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Responsibly Fresh Goodness by nature

The collective sustainability project of the Belgian cooperative fruit and vegetable sector bundles the actions and efforts in the sustainability report 2021

                                                                                                                                                             

At the horticultural farm of Joris Christianen, the Association of Belgian Horticultural Cooperatives has presented the sustainability report 2021 to its stakeholders. Also, a first copy of the report was handed over to the Flemish Minister of Agriculture Hilde Crevits. Within the collective project Responsible Fresh Goodness by nature, the five producers’ cooperatives and the 3,400 producers continue their sustainable development.

In February 2019, the Belgian cooperative fruit and vegetable sector has announced its continuation of the collective sustainability project. For six years (2012-2018), the members-producers’ organizations (POs) and their producers have been working within Responsibly Fresh. With Responsibly Fresh Goodness by nature, the participants confirmed their continuation on the way to sustainable development. The Chair of the Association of Belgian Horticultural Cooperatives (VBT), Rita Demaré states: ‘The sector remains responsibly – being both responsible and accountable or socially engaged. The baseline Goodness by nature expresses, besides Fresh, again that fruit and vegetables are naturally healthy.’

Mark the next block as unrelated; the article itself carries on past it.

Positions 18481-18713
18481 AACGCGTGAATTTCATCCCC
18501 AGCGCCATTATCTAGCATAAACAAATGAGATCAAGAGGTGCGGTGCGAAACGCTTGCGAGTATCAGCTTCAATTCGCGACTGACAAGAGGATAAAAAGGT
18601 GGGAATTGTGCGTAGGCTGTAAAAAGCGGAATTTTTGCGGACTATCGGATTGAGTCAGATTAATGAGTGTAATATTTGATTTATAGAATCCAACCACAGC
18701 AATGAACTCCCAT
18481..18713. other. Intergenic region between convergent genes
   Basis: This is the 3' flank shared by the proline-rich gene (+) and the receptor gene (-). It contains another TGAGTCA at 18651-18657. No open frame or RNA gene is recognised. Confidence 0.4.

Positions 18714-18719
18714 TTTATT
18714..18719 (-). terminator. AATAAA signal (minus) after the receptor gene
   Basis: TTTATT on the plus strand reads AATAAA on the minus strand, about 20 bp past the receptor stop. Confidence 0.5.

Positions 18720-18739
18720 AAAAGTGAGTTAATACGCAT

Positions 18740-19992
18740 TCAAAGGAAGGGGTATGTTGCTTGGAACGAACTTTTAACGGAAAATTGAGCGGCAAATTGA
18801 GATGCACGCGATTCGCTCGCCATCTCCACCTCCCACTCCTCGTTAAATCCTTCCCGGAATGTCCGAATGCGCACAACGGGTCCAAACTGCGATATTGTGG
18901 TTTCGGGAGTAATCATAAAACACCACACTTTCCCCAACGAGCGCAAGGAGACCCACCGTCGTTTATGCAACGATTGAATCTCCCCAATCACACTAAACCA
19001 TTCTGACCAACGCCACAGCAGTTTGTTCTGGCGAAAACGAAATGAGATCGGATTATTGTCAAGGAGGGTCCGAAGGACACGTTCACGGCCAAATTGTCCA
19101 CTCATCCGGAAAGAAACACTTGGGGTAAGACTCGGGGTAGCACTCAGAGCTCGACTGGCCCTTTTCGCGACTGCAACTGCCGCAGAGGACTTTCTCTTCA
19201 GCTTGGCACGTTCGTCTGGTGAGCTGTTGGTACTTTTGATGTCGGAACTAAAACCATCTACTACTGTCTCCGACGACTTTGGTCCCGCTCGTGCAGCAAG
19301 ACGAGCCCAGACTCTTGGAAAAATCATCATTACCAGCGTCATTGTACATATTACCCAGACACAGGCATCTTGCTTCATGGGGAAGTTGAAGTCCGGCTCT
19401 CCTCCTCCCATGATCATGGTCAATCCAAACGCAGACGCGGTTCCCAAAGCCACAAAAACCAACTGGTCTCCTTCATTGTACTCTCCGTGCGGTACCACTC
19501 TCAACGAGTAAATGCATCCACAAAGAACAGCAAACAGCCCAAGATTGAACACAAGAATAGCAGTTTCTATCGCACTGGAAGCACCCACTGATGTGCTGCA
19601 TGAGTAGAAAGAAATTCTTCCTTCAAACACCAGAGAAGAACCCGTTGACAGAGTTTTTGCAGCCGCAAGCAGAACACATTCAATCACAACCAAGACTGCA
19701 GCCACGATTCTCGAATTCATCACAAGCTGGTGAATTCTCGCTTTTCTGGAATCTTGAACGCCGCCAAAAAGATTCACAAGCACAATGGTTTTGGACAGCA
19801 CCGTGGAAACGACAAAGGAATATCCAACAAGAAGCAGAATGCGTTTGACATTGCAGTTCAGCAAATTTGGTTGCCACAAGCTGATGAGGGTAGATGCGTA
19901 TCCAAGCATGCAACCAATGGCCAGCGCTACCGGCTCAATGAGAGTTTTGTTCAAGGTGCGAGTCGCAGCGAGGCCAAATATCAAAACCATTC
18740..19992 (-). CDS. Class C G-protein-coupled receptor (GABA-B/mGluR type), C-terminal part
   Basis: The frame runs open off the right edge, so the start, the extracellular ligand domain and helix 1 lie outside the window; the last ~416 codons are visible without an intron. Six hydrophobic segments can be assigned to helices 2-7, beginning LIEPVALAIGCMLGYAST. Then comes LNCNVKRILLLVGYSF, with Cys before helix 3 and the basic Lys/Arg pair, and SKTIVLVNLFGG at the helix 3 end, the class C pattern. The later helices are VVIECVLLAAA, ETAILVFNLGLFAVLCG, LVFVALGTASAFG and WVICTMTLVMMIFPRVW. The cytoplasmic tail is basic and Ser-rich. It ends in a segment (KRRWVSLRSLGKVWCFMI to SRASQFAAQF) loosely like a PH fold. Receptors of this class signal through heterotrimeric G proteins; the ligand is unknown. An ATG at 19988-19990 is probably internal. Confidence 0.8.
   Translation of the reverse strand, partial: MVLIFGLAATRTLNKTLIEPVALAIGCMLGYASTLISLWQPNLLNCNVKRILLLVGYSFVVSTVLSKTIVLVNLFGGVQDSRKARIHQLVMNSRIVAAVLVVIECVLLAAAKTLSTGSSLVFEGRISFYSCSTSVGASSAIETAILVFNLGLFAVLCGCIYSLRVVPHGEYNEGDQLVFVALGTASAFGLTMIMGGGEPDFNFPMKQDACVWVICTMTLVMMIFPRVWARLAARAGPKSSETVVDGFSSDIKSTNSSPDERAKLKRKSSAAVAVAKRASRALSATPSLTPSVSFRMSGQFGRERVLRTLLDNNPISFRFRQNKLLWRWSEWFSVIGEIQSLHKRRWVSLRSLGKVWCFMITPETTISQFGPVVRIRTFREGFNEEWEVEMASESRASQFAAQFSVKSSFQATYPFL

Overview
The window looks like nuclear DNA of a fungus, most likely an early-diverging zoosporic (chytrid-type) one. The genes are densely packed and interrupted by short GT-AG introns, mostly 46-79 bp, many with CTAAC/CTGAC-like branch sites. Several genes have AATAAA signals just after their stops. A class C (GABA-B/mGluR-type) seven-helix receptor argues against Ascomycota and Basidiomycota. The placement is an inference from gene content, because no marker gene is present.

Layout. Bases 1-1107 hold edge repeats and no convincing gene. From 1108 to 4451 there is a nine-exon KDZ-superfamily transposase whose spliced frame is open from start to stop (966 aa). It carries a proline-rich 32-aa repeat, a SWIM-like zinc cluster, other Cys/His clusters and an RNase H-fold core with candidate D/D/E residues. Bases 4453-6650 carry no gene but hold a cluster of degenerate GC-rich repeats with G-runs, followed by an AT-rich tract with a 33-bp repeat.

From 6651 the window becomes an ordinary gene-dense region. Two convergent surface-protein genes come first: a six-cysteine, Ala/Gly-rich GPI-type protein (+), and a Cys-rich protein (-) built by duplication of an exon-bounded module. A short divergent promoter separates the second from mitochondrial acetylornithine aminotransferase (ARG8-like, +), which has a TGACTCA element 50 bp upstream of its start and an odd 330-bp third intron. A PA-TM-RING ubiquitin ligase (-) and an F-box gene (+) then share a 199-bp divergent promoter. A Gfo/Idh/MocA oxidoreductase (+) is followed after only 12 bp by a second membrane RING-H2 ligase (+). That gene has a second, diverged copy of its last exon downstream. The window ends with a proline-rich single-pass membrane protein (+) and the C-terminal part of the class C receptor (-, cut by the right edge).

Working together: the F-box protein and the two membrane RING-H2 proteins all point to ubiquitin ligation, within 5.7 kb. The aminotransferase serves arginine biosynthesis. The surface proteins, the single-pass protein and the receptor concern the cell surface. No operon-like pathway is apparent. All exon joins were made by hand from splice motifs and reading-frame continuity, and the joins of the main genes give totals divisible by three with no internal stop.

Three pillars

With Responsibly Fresh Goodness by nature, VBT, the five POs and the 3,400 affiliated producers connect to the Sustainable Development Goals (SDGs) of the United Nations (UN). Further, the actions and efforts are elaborated within the frame of the Farm to fork strategy of the European Commission. Concretely, the collective sustainability project focusses on three pillars.

  • The producers opt deliberately to take a cooperative approach, because they are stronger when they stand together. Cooperative entrepreneurship is sustainable entrepreneurship.
  • Fruit and vegetables are naturally healthy. They provide a wealth of flavours, and contribute towards a varied diet. The sector is focussing on food safety and preventing food losses.
  • The sector is committed to progress while respecting the elements of nature by growing fruit and vegetables with minimal impact on the environment.
External certification
  • The POs continued their participation in the Sustainable Enterprise Charter of Flanders’ Chambers of Commerce and Industry (VCDO). Because they received a VCDO certificate three times within a five-year period, ten actions were positively evaluated in at least four of the five pillars (people, planet, partnerships, peace, prosperity) and actions were carried out within each of the 17 SDGs, the POs are awarded with the international certificate from the UN and Cifal Flanders/UNITAR: SDG Pioneer. Details about the charter and the actions of the POs are available at their website and/or in their individual sustainability reports.
  • As it is customary, the member producers have a valid certificate for the Vegaplan Standard for Primary Crop Production and/or the GLOBALG.A.P. Integrated Farm Assurance (IFA) standard. A condition of the POs for market access.
  • The POs focus further on the sustainable development of the labour and social conditions. Since 2017, the member producers of the POs have been assessed on the GLOBALG.A.P. social module GRASP (GLOBALG.A.P. Risk Assessment on Social Practice). As a next step, the POs are evaluated on the social module FIAS (Freiwillige QS Inspektion Arbeits- und Sozialbedingungen) of the German quality system Qualität und Sicherheit (QS).